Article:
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20-40-60 Etiquette: Is therapy question is off-limits?

How off-limits is a friend's medical history? 20-40-60 Etiquette weighs in, with Devonne Carter as guest.
BY CALLIE GORDON, LILLIE-BETH BRINKMAN AND HELEN FORD WALLACE Published: August 4, 2013
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QUESTION: Was I out of line questioning my friend about her doctor's appointment? I asked her if she was going to a psychiatrist because she said something that made me think that she might be in therapy and she looked at me like I was crazy. Should I have avoided the subject?

CALLIE'S ANSWER: Yes, avoid the subject unless it is clearly stated or talked about. Therapy is personal. Tread lightly.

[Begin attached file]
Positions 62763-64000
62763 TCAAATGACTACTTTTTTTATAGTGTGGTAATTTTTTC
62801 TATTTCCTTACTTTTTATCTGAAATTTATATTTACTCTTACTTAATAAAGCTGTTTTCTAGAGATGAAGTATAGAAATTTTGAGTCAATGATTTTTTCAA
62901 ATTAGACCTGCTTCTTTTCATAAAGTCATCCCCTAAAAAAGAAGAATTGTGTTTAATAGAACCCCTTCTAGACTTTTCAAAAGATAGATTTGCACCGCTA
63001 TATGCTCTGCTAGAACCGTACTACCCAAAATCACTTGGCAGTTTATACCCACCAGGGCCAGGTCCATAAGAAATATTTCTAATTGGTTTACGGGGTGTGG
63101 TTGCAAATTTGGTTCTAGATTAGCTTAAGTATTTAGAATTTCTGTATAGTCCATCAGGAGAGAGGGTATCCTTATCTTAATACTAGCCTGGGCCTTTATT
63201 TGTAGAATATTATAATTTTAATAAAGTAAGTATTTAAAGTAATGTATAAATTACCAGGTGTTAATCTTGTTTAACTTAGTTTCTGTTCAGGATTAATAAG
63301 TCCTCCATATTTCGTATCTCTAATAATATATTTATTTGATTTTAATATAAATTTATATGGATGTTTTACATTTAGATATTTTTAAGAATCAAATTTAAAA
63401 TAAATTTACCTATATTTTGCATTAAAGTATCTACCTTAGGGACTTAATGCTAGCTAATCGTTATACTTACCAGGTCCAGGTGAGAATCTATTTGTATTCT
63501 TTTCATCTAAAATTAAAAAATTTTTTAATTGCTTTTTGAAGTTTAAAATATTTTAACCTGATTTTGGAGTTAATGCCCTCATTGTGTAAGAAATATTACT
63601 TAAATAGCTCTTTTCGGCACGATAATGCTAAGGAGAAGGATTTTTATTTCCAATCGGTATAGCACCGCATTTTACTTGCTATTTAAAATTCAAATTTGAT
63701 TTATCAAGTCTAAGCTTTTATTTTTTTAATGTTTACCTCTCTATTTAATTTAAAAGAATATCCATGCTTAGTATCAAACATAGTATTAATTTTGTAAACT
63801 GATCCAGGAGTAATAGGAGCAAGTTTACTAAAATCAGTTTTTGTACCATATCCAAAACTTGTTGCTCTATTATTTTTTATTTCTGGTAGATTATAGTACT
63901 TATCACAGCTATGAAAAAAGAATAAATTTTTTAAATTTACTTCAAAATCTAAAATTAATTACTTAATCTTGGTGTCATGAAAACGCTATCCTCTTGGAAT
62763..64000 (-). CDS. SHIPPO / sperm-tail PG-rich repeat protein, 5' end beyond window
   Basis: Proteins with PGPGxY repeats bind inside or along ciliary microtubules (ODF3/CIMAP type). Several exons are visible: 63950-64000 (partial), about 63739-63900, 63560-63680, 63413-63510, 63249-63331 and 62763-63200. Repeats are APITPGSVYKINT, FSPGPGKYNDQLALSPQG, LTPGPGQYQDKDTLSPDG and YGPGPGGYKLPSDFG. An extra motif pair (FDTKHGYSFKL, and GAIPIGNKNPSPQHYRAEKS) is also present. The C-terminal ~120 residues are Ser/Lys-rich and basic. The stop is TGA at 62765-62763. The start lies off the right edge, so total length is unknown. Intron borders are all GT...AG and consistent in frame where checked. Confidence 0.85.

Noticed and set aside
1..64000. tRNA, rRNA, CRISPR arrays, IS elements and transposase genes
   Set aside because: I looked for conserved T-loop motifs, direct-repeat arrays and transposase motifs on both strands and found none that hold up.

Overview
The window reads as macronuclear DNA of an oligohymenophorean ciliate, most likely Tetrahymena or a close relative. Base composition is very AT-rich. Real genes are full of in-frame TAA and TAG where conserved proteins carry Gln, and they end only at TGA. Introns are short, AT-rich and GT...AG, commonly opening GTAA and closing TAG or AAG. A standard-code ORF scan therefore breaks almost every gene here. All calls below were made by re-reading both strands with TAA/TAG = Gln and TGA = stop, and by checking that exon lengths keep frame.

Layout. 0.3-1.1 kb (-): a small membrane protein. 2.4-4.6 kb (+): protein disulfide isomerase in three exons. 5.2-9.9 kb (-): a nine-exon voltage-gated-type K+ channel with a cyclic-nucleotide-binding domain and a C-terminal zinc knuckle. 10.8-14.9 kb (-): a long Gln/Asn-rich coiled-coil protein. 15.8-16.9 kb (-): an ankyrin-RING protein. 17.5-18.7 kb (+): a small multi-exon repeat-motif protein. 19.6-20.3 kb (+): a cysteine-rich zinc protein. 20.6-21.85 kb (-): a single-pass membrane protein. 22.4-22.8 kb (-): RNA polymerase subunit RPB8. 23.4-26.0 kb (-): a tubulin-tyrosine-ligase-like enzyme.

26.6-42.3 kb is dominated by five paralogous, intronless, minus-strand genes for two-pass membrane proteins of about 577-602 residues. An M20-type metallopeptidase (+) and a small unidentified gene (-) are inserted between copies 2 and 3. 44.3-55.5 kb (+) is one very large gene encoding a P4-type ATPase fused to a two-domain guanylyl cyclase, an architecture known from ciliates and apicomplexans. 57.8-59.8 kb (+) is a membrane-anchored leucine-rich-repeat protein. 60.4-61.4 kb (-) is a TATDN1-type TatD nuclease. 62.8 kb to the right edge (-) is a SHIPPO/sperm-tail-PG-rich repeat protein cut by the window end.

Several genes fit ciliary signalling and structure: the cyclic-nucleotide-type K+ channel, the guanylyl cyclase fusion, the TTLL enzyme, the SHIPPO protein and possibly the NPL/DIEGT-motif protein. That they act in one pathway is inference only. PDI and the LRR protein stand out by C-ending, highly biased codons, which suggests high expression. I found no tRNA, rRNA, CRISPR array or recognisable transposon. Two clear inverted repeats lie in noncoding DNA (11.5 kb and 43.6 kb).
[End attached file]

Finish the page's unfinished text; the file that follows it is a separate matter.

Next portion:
LILLIE-BETH'S ANSWER: Sometimes I like to answer questions in this column because I can then say “I'm sorry” to everyone to whom I might have inadvertently done something similar in the past. The journalist side of me is always asking questions, as is the side of me that is genuinely concerned for my friends' well being, which sounds like your case, too. Sometimes I forget that outside of work, I need to concentrate on turning those switches off and avoid getting too personal.

It appears as if you accidentally asked a friend a personal question based on a misunderstanding of what she had said; her unease isn't directly your fault. However, I would be careful about going too deep into any medical matters and let your friend take the lead and share only what she's willing to share.

HELEN'S ANSWER: Yes, it is good manners to stay away from asking about questions about someone's medical treatment, unless the person involved wants to discuss it with you and brings up the subject of treatment. Even then, it is important to withhold comments unless your friend asks.

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